What to do with recycled tires
If you find yourself with an old tire, consider using it as a makeshift pot for flowers or other various plants. Simply stack 2 or more tires together, or leave one by itself in a section of the garden and fill it with soil. Place the bottom of the tire on fresh soil and don’t use any type of a liner. Think of a tire as a bottomless flower pot that you need only add the right amount of fertilizer or compost to. Once the plants are fully grown or ready to harvest, you can keep reusing the tire as many times as desired.
Plastic barrels for rainwater recycling
A larger plastic barrel that is no longer needed can be used to collect rainwater. Any size barrel will do, and need only be fully intact with no cracks or holes anywhere along the surface. Place the barrel in an open area and it should fill in due time. As there is always the possibility of debris falling into the water, it’s best used to water your garden and plants.
Old furniture can work as a creative plant stand
Any older pieces of furniture can be re-used in the garden as plant stands or a climber for ivy. Perhaps you have a dining room chair that no longer suits your home’s style or is the last of its set. Place the chair in a strategic spot outside and arrange some smaller potted plants in and around it. A collection of herbs might look nice grouped together at base of the chair, with a larger pot of one type of plant placed on the chair’s seat to be admired by all.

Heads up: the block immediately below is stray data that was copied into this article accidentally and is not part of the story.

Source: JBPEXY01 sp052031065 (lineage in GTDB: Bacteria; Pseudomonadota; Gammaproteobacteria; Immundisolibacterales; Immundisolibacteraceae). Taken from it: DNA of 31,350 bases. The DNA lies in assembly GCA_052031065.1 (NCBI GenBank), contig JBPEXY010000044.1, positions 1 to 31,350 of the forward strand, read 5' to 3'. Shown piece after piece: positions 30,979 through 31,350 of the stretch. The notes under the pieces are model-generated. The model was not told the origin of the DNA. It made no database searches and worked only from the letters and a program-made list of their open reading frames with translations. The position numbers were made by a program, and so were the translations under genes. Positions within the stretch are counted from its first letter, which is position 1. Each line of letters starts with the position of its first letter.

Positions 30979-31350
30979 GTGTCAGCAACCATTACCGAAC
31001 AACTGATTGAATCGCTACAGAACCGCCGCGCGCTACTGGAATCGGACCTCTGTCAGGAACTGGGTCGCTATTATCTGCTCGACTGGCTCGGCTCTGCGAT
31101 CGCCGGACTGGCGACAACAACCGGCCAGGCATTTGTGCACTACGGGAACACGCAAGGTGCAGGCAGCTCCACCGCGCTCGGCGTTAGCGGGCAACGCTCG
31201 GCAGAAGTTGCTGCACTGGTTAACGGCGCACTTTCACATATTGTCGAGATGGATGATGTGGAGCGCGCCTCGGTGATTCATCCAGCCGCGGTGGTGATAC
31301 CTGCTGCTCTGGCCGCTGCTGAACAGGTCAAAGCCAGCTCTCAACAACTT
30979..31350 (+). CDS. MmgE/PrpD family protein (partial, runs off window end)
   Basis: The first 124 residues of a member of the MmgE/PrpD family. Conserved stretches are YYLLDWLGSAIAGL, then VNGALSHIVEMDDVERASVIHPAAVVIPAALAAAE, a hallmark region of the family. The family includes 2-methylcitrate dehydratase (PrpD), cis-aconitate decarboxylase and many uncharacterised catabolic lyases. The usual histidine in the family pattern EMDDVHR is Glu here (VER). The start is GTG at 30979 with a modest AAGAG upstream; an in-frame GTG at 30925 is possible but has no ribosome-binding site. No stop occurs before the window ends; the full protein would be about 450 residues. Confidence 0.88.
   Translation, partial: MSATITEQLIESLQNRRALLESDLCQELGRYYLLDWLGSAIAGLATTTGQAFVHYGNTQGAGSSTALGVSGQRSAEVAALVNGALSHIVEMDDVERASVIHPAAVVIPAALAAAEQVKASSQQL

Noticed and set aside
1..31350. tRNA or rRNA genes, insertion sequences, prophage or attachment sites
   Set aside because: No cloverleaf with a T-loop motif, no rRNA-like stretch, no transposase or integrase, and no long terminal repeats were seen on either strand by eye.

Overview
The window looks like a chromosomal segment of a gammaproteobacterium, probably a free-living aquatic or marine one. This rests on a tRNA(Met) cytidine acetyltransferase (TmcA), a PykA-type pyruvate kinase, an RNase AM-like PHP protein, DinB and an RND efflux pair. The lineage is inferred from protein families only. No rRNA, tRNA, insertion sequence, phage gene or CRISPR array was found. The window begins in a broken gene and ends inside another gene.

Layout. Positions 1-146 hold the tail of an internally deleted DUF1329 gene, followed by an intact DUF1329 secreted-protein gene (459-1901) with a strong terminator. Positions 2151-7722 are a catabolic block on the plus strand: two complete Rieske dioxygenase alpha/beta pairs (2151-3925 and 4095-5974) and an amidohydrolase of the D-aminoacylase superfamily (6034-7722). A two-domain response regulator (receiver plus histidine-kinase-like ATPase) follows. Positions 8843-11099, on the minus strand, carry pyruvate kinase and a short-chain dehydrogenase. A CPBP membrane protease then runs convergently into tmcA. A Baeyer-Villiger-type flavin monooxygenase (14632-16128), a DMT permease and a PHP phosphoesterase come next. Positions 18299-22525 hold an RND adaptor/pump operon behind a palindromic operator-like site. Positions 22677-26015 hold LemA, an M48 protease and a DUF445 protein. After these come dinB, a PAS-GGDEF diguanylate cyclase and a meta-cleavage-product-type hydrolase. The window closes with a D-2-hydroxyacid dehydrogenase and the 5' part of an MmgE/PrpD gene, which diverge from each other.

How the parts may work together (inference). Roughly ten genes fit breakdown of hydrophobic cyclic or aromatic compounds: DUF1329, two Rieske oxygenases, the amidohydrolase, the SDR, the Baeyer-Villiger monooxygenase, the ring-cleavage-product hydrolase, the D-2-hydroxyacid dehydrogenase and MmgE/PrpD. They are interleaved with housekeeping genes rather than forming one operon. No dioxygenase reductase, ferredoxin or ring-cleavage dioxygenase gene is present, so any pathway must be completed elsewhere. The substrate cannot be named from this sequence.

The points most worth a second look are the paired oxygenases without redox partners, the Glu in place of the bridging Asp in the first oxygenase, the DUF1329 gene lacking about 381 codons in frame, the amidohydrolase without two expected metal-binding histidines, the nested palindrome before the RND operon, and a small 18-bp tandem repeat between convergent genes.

Broken ladders make perfect ivy climbers
A broken ladder can be made stable again and then used as a climber for ivy or other climbing plants. As long as the legs allow it to stand, the ladder can recycled. Place the climbing plant such as ivy or clematis in middle of the four legs of the ladder and train it to wrap around the ladder’s legs. If your old ladder is unstable, it’s probably unsafe to use in the garden and would be best appreciated as recycled material or lumber.
Of course, the above ideas are just a starting point for the many ways you can recycle in the garden. Really, just about anything can be given a new life, whether as a plant stand, plant container, or even just an eclectic decoration. If you can think of a way to use a bucket or an older piece of furniture, then go for it!